Selective Exposure and Partisan Echo Chambers In Television News Consumption: Evidence from Linked Viewership, Administrative, and Survey Data

Monday, April 10, 2023 (3:30 PM – 5:00 PM)

Joshua Kalla

Assistant Professor of Political Science
Yale University

Many scholars doubt that televised partisan media’s audience is large enough, persuadable enough, or sufficiently isolated from cross-cutting sources for partisan media to meaningfully influence public opinion. However, limitations of survey measures of media consumption have left such doubts difficult to assess. We report findings from four novel data sources which each link behavioral measures of television consumption to political administrative and survey data. First, approximately 1 in 7 Americans consume over 8 hours/month of partisan television, outnumbering the US Black population. Second, consistent with selective exposure, about two-thirds of partisan media viewers are aligned partisans; however, partisan media viewers have fairly similar attitudes to partisans generally, suggesting partisan media’s audience is not likely to be less persuadable than partisans generally. Finally, few partisan media consumers consume cross-cutting television channels, consistent with partisan echo chambers. Concerns about partisan media’s potential to further polarize Americans cannot be easily dismissed.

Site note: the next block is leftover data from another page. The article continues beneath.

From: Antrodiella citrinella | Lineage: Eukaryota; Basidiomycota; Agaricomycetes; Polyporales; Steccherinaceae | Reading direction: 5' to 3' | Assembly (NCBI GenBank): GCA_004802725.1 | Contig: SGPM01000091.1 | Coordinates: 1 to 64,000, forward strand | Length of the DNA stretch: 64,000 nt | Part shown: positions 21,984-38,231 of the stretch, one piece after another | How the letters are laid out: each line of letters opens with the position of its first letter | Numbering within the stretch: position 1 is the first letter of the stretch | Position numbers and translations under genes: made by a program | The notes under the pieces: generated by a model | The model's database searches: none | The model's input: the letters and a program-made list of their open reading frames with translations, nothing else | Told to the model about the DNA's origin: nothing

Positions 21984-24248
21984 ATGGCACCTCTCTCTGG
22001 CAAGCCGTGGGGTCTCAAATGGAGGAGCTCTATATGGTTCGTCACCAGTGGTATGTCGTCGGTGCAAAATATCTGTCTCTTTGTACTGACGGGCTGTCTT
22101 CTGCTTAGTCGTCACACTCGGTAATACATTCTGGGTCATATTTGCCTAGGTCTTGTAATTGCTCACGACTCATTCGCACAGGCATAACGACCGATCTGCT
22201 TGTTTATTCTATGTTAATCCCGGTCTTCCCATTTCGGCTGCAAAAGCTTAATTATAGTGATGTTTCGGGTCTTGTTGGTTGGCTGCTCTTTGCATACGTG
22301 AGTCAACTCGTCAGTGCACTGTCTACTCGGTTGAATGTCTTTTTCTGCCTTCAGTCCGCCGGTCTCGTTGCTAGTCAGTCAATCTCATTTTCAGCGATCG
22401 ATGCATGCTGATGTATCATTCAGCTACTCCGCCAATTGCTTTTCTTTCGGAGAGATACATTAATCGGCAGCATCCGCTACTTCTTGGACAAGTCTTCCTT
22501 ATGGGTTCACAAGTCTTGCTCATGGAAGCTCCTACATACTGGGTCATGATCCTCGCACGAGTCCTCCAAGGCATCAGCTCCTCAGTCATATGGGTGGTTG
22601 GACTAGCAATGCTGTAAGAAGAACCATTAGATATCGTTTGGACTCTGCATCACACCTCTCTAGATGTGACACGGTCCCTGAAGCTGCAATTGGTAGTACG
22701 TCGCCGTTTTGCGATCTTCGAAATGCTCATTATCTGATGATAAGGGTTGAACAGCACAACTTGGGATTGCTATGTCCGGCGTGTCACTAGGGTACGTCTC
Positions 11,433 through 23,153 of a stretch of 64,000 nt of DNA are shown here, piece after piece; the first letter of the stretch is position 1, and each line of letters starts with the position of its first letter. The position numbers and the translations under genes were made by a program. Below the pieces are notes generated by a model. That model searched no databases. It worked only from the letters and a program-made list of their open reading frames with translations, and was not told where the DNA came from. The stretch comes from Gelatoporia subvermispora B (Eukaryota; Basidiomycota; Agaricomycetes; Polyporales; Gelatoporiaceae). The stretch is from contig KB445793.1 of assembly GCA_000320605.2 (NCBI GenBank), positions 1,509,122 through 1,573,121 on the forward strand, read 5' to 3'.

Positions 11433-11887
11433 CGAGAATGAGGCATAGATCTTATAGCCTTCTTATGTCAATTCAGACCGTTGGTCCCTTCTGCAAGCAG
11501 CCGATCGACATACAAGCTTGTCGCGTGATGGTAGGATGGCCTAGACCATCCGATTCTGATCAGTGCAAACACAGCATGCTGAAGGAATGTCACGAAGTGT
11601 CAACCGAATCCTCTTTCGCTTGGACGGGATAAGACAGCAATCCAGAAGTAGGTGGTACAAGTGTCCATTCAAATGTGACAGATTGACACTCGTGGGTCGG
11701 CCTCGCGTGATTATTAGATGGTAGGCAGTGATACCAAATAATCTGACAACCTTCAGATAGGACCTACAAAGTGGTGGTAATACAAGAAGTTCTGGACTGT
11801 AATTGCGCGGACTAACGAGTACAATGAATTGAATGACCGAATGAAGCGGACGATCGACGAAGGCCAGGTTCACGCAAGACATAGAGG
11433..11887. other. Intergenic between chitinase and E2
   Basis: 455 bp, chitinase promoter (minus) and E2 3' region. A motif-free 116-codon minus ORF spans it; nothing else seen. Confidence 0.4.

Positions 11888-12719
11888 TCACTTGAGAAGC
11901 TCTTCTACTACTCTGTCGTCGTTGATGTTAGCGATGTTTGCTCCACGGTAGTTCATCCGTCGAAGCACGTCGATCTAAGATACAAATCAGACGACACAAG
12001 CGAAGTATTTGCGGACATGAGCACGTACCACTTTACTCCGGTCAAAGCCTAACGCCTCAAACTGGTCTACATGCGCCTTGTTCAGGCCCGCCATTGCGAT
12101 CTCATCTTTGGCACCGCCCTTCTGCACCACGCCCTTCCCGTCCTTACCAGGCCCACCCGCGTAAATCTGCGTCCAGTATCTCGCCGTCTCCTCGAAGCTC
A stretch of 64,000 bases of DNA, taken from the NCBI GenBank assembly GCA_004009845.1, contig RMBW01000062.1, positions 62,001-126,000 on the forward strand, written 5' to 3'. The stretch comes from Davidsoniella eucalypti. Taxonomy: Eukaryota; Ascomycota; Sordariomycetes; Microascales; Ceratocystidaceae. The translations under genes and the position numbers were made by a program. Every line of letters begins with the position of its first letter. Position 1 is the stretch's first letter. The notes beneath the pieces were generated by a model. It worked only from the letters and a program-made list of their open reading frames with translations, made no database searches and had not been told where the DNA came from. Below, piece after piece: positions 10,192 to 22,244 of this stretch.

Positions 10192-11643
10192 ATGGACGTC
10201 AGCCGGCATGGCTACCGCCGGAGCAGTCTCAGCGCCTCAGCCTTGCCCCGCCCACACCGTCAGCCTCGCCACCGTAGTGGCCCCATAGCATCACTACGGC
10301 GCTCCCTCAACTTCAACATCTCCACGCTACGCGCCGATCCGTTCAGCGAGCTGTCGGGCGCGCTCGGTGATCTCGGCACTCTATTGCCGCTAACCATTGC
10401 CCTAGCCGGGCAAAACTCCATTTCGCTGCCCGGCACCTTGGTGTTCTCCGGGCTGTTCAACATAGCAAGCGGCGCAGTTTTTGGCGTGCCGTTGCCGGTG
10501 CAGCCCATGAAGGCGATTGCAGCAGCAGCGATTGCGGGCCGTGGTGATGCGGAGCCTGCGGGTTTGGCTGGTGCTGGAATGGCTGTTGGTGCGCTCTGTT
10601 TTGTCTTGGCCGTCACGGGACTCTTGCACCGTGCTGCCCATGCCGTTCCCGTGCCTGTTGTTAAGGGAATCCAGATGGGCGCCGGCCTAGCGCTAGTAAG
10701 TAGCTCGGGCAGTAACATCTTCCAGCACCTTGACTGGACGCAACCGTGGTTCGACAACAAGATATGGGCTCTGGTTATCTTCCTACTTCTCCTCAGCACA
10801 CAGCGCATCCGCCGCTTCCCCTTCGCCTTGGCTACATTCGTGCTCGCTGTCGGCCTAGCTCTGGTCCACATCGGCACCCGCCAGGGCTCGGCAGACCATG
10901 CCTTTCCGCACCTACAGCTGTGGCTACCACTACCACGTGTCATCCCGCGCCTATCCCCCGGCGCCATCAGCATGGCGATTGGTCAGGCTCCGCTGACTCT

Joshua Kalla is an Assistant Professor of Political Science at Yale University with a secondary appointment in Statistics and Data Science. He received his Ph.D. in political science from the University of California, Berkeley in 2018. His research studies political persuasion, prejudice reduction, and decision-making among voters and political elites, primarily through the use of randomized field experiments.

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